A few days ago, Kylie Jenner uploaded an image to her Instragram wearing a flesh-colored bikini with two life-size printed nipples along with the phrase ‘free the nipple’ (release the nipple). As expected. The image has already exceeded ten million ‘likes’. The bikini belongs to the capsule collection that the stylist Lotta Volkova has made for Jean Paul Gaultier, a revisitation of the designer’s archive designed to appeal to new generations (many are nostalgically returning to revive fashion milestones of the past on their social networks ) that includes the historical corset of cones that raised Madonna in 1990 or these garments with false nudes that the French creator designed no less than in 1984. “At that time you could experiment with real fashion, in an innocent way, without being afraid to be provocative,” Volkova said in a recent interview. In her collection, already sold out, there are also t-shirts and dresses that play with nudity as a trompe l’oeil and that different celebrities have worn in recent weeks. Even The Times sent one of its editors to Oxford Street with the garment in question to document the reaction of the people. Interestingly, Jean Paul Gaultier is not the only firm that is betting this season on printing or artistically alluding to the female breast. Glenn Martens at Y/ Project was inspired by the French archives to make similar garments and Jonathan Anderson at Loewe uses balloons or plastic structures to display them in a more Dadaist way. The Spaniard Sergio Castaño Peña, better known as Syndical Chamber, plays precisely with this trompe l’oeil idea of ​​nudity in most of his 3D-printed garments. His ‘anatomical dresses’ have dressed Iggy Azalea or Bella Thorne; A few weeks ago, Chanel Terrero donned one that faked that wet effect that hints at the female body. The Greek Dipetsa is another of those firms that play with draping and the wet look to erase the boundaries between skin and fabric, the English Sinead Gorey draws perfect bodies that work with life-size prints on tight pieces, an idea that has also used this season by Olivier Rousteing at Balmain. In the last decade, people began to talk about the so-called ‘naked dress’, a piece full of openings and transparencies that played to insinuate more skin than was socially accepted. The most famous, perhaps, is the one that Bob Mackie designed for Cher at the 1986 Oscars ceremony and that today is still remembered by everyone, precisely for that. The images of Rihanna dressed in a transparent fabric studded with Swarovsky crystals when she received the award from the Council of American Designers as a style icon in 2014 also went around the world and, more recently, Kim Kardashian dressed to attend the MET gala the Jean Louis Scherrer that Marilyn Monreo wore to sing Happy Birthday to President Kennedy; a jewel from 1962, also sketched by Mackie for the French brand and that hinted at the female anatomy through its cut and transparency. The naked dress has been around for half a century and, in most cases, its function was either to shock or to please according to the canons of the male gaze that have always surrounded women’s fashion until relatively recently. The idea of ​​this new ‘patterned nude’ is rather the opposite, it is not about revealing, but rather about hiding, not about pleasing, but about vindicating, not about showing the body by objectifying it, but rather ironizing with it by reappropriating it. With regard to this trend, the newspaper The Guardian shows the t-shirts with printed breasts that Vivienne Westwood created in the mid-70s, in full rebellious effervescence of punk. It would be necessary to advance to the last decade for similar garments to become viral again, when celebrities like Miley Cyrus joined the ‘Free the Nipple’ movement, which was born in 2012 with the homonymous documentary directed by Laura Esco and which tried to raise awareness of both the ban on women going shirtless (unlike men) in most Western countries as the double standard that continues to measure Instagram posts even today, where showing female nipples is often censored. After his show for next winter, in which the model Precious Lee was seen with one of these printed dresses, Olivier Rousteing, creative director of Balmain, explained that it is a metaphorical way of “fighting against the body dysmorphia that generates social networks”. Last fall, some leaked documents from Meta (Instagram’s parent company) revealed that the employees themselves were aware of the damage to self-esteem that filters, public exposure and the promotion of certain types of canons on this network generated among young people. In October, the platform changed its policy regarding nudity following an outcry caused by plus-size model Nyome Nicholas Williams, whose photos (without showing her nipples) were censored, as were those of comedian Celeste Barber for trying to imitate an image of a Victoria’s Secret model. Until then, Instagram implemented an arbitrary policy regarding nudity; According to different influencers, he gave the go-ahead to show thin bodies, but not bodies outside this canon. But the nipple remains a taboo subject for Mark Zuckerberg’s company. The feminine, not the masculine, which can be shown safely on the social network. Their symbolic load, always associated with the patriarchal gaze, makes Instagram continue without wanting to show them. As the writer María Bastarós recounted in an Icon article, “the woman’s body, nipples included, is shown or censored based on its erotic capital, its usefulness for the male gaze.” Nudity, breastfeeding ads and even the Parallel Mothers poster are censored, but not t-shirts with drawn nipples, despite, they say, cheating these decisions through computer recognition programs. How is it possible to differentiate the almost natural pattern of Kylie Jenner’s bikini from a real nipple? What difference is there, apart from the symbolic, between a dress that shows a natural nude and a body without a dress? The trend of the trompe l’oeil dress comes to add to another that has been imposing itself for some time; that of showing skin and that of wearing tight clothing, regardless of size. One of the authors of both trends, Casey Cadwallader, artistic director of Mugler, told in an interview in this medium that “today the idea of ​​sexy has more to do with sisterhood than with pleasing the male gaze.” However, the diversity of sizes and the feminine appropriation of the body (and its nipples) is only a thing of the catwalks. On the street, the best-known stores continue to offer restricted sizes and promote their products with models of canonical measurements that, of course, Instagram continues to promote and reward.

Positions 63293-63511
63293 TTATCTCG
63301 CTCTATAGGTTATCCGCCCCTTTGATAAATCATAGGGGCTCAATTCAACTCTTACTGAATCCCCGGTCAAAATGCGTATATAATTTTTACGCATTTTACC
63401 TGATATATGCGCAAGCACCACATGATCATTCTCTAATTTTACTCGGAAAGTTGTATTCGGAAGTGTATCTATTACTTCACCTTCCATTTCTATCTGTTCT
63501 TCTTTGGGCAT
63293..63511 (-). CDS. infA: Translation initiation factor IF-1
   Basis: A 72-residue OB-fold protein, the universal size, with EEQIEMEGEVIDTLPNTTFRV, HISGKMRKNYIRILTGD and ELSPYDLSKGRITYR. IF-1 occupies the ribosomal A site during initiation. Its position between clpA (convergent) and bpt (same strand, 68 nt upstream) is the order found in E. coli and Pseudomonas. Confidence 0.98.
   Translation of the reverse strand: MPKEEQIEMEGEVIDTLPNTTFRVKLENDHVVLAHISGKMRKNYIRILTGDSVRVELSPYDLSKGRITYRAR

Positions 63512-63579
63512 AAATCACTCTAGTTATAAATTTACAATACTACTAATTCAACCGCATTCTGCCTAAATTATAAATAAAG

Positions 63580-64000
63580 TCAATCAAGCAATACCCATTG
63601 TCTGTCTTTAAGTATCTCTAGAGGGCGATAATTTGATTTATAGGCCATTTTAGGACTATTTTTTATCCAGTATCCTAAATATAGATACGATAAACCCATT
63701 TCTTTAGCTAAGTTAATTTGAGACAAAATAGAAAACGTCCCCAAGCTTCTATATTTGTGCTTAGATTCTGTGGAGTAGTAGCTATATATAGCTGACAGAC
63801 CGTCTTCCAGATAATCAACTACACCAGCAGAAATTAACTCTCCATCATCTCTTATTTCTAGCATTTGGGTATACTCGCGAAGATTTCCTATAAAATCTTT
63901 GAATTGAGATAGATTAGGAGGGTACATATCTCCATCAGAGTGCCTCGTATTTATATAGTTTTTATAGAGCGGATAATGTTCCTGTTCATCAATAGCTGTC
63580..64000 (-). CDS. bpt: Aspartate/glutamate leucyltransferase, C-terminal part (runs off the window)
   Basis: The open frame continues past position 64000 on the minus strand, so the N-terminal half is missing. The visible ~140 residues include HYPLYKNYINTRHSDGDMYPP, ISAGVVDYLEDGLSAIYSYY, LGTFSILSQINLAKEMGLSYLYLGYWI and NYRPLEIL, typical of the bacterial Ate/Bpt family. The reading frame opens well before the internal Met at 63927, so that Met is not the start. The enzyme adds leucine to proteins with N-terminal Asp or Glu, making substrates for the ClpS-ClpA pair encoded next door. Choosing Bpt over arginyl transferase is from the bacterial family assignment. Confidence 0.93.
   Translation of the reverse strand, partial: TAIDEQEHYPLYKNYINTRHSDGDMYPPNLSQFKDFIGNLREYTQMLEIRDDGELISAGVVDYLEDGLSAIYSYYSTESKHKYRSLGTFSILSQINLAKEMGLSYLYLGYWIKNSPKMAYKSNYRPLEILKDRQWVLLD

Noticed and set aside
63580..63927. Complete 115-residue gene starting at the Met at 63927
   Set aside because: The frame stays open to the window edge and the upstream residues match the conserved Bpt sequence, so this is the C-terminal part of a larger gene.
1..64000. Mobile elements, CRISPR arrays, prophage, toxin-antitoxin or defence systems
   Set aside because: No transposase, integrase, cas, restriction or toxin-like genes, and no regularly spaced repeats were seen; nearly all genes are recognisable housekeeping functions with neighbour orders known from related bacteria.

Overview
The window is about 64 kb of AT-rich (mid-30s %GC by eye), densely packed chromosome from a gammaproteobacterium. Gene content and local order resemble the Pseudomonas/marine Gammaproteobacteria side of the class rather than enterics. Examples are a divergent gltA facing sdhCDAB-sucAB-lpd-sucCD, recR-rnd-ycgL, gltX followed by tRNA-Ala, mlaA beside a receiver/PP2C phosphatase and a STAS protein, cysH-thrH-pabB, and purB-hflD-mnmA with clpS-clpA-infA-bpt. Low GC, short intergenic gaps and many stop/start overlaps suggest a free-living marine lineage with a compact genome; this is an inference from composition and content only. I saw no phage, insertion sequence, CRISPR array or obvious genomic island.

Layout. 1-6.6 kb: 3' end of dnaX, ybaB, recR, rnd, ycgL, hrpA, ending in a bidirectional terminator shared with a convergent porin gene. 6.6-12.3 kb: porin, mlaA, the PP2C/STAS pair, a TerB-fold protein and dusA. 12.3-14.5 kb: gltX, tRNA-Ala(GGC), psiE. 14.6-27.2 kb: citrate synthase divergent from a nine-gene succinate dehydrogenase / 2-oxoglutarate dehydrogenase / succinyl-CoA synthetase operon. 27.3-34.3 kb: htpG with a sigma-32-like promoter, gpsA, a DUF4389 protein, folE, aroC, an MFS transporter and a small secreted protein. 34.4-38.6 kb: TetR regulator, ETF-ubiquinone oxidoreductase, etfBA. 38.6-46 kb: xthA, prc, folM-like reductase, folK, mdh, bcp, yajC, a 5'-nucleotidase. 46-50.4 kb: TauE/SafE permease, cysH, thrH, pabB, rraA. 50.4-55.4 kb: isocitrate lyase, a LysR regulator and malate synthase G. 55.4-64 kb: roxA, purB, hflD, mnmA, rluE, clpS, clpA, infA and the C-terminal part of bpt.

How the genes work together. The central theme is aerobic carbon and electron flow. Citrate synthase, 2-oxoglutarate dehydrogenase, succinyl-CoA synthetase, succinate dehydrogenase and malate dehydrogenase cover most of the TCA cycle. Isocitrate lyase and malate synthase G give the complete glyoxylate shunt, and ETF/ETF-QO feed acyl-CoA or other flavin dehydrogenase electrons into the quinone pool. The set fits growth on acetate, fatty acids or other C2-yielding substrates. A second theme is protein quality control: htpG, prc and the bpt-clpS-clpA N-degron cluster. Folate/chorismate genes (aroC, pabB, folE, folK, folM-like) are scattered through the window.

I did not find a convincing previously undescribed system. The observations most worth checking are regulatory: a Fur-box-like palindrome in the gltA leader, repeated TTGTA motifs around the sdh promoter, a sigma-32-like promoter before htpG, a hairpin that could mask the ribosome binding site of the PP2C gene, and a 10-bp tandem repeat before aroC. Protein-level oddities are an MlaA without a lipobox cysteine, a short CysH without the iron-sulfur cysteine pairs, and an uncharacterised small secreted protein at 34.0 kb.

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– Article Written By @Leticia García from https://smoda.elpais.com/moda/el-auge-del-vestido-desnudo-o-por-que-la-moda-se-ha-empenado-en-estampar-pezones-hiperrealistas-en-las-prendas/